Environment Livelihoods

The Earth’s atmospheric oxygen sharply dropping

The Earth’s atmospheric oxygen is “dropping sharply” and can take the planet back to the Great Oxidation Event (GOE) that had occurred around 2.4 billion years ago.

A new research study revealed that oxygen is unlikely to be a permanent part of Earth’s atmosphere, suffocating most forms of life on the planet. 

The study was presented by Kazumi Ozaki from Toho University, Japan, and Chris Reinhard from the Georgia Institute of Technology in Atlanta. They used biochemistry and climate model to measure the timescale of oxygen on Earth. 

They noticed that the life-supporting gas is “unlikely” to be a permanent feature of the habitable world. The research has been published in Nature Geoscience.

“We find that the Earth’s oxygenated atmosphere will not be a permanent feature,” Ozaki said in the paper.

The process could occur in about one billion years or so. Although it sounds like an extremely long time span, as the event starts, it will unfold relatively quicker. 

As per the researchers’ calculations, the atmosphere “could run out of its oxygen over the course of just 10,000 years or so.”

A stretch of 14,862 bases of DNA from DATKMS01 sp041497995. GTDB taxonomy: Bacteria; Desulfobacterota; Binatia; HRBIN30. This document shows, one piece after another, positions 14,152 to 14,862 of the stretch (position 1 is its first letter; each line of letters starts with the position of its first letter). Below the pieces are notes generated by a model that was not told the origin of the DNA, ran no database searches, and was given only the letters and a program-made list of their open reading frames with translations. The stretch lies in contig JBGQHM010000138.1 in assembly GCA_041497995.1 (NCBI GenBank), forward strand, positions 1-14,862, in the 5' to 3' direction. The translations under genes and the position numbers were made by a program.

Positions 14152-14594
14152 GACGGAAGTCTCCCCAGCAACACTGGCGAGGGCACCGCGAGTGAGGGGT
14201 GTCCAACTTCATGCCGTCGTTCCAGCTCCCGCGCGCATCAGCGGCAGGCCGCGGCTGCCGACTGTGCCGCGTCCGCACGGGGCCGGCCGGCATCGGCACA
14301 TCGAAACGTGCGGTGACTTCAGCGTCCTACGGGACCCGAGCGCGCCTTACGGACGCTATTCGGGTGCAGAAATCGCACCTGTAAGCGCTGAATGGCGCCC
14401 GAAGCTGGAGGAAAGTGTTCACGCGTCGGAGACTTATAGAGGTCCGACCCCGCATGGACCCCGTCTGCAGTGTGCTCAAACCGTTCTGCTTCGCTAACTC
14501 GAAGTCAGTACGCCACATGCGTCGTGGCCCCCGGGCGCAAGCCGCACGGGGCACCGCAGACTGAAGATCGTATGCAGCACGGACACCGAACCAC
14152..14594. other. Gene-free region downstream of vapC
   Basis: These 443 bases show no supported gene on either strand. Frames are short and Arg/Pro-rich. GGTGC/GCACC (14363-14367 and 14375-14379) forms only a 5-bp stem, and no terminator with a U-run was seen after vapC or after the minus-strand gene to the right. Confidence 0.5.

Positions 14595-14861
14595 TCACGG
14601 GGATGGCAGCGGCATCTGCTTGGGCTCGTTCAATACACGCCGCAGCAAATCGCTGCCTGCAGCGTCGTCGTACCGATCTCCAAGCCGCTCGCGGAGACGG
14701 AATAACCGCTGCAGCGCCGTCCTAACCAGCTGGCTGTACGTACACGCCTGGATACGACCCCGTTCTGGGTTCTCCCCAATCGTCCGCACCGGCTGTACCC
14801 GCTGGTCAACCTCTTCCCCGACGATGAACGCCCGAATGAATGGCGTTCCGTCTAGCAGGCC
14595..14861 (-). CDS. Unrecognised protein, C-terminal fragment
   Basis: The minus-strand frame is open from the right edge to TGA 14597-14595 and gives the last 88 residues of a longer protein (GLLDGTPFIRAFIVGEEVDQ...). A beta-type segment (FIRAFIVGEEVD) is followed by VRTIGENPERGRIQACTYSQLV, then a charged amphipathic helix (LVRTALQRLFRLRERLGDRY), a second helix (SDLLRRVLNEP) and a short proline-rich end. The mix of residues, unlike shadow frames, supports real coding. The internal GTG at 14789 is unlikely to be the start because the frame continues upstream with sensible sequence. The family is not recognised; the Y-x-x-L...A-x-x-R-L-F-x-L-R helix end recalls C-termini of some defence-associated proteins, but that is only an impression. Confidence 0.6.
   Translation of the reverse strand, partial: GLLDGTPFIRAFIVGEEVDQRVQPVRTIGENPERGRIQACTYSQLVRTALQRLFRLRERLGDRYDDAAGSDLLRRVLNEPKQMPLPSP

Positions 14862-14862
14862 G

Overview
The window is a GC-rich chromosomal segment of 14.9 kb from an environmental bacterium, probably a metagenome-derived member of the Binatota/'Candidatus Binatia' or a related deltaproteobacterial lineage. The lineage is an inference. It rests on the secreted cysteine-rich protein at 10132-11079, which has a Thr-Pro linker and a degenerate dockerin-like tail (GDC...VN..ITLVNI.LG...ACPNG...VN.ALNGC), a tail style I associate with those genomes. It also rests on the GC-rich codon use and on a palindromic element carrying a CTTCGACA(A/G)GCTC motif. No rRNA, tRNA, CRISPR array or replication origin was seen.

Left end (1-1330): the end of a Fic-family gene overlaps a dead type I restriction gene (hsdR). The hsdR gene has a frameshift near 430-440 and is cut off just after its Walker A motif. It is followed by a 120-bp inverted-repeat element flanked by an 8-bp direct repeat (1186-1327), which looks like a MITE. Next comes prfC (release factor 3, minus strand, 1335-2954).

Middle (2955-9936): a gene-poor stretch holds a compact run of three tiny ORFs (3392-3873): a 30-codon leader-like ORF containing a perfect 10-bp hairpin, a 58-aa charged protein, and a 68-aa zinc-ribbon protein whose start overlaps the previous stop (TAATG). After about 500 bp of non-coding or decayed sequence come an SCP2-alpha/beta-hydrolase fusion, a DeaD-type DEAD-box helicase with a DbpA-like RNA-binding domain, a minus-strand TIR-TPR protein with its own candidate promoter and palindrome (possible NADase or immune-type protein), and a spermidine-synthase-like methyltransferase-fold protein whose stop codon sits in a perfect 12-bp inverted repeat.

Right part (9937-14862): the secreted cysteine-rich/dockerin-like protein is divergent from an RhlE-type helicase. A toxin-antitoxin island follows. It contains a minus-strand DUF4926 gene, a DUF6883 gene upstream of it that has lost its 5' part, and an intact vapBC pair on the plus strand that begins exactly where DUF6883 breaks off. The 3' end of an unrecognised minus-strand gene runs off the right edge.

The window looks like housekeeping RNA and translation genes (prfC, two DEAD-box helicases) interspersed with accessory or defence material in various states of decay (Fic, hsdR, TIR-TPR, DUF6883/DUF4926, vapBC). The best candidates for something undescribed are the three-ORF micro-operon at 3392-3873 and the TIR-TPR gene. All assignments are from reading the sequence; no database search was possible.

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The cause of earth’s deoxygenation

This is an “inevitable consequence” the researchers added. Changes in the Earth’s biosphere (planetary carbonate–silicate cycle) will largely affect the Carbon dioxide (CO2) levels. 

This in turn will result in less photosynthesis in plants, hence, lesser oxygen. 

The process will lead to the emergence of anaerobic and primitive bacteria; currently hiding in the shadows, Reinhard said. 

“The biosphere cannot adapt to such a dramatic shift in environmental change,” Ozaki added.

The results of the study emphasized the need for “robust atmospheric biosignatures” applicable to weakly oxygenated and anoxic exoplanet atmospheres, which will be of significant importance during the terminal stages of planetary habitability.

Also read,

Earth’s interior taking up more carbon

World running out of time to limit the global temperature increase, UN

Saving lake waters through oxygenation by use of electrodes

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